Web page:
What is tunneled catheter placement?

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Tunneled catheter placement: Overview

A tunneled catheter is a soft, flexible tube that runs under your skin from a vein in your chest or neck to a large vein near your heart. One end of the tube stays outside the body. This catheter is a type of central vascular access device. You may have it for weeks, months, or longer.

The catheter gives you medicine, blood products, nutrients, or fluids over a long period of time. It makes getting these things more comfortable for you because they are put into the tube. You are not poked with a needle every time. The catheter may be used to draw blood for tests only if another vein, such as in the hand or arm, can't be used. The end of the catheter sometimes has two or three openings. This is so that you can get more than one type of fluid or medicine at a time.

Your doctor will give you medicine to make you sleep or feel relaxed. Two small cuts (incisions) are made in your body. Your doctor will thread the catheter up a vein in your chest or neck.

After the procedure, you will probably have small bandages where the doctor put in the tube and where it comes out of your body. The area may feel sore for a few days. You may have stitches. Sometimes glue is used instead of stitches.

How can you care for yourself after getting a tunneled catheter?

Activity

  • Talk to your doctor about what activities you can do. You may not be able to do sports or exercises that use the upper body, such as tennis or weight lifting.
  • Avoid arm and upper body movements that may pull on the catheter. These movements include heavy weight lifting and vigorous use of your arms.
  • You will probably need to take 1 day off from work and will be able to return to normal activities shortly after. This depends on the type of work you do, why you have the catheter, and how you feel.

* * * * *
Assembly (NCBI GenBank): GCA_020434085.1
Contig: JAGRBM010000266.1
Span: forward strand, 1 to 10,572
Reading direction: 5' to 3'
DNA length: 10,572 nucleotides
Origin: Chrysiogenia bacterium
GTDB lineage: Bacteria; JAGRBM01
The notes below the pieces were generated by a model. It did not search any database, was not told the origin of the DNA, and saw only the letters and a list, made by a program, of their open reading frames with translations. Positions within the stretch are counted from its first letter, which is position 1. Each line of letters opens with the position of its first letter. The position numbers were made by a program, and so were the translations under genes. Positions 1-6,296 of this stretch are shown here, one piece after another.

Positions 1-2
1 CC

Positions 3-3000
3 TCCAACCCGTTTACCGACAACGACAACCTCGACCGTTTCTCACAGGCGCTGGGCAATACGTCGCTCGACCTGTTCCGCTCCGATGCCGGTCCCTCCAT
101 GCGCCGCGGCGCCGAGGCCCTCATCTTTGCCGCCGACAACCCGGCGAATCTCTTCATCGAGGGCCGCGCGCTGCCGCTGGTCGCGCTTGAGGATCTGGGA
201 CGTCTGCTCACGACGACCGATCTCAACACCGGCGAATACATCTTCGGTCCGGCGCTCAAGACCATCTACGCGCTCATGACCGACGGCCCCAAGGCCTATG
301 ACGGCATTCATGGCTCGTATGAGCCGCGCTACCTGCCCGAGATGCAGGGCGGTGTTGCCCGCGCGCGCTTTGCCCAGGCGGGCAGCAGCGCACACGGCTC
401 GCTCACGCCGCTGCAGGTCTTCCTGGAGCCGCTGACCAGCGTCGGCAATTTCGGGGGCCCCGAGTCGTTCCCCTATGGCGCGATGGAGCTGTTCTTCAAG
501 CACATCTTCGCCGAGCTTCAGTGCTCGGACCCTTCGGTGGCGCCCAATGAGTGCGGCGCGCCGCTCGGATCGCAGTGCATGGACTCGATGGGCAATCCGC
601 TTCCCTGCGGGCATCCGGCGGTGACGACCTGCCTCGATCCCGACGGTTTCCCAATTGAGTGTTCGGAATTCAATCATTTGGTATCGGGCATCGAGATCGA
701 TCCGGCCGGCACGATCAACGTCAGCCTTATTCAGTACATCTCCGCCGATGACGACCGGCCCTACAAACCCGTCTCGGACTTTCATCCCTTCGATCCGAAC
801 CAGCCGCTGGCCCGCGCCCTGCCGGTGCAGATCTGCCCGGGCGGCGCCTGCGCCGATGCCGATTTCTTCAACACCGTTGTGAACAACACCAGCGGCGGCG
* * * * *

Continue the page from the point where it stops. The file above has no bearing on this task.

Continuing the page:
• Ask your doctor when you can drive again. Pay special attention when pulling your seat belt across your chest so it doesn't pull out the catheter. It's okay if the seat belt lays over the catheter.
  • You may shower 24 to 48 hours after surgery, if your doctor okays it. Cover the area and catheter so they don't get wet. Pat the cut (incision) dry. Don't go swimming.

Medicines

  • Your doctor will tell you if and when you can restart your medicines. He or she will also give you instructions about taking any new medicines.
  • If you stopped taking aspirin or some other blood thinner, your doctor will tell you when to start taking it again.
  • Take pain medicines exactly as directed.
    • If the doctor gave you a prescription medicine for pain, take it as prescribed.
    • If you are not taking a prescription pain medicine, ask your doctor if you can take an over-the-counter medicine.
    • Do not take two or more pain medicines at the same time unless the doctor told you to. Many pain medicines have acetaminophen, which is Tylenol. Too much acetaminophen (Tylenol) can be harmful.
  • If you think your pain medicine is making you sick to your stomach:
    • Take your medicine after meals (unless your doctor has told you not to).
    • Ask your doctor for a different pain medicine.

Incision care

  • Your doctor will tell you how to care for the incision at the insertion site. (It's usually on your neck.) It may have stitches, strips of tape, or a gauze dressing. Your doctor will tell you when the stitches will be removed. The strips of tape will fall off in 3 to 5 days. The gauze dressing can be removed after 2 days.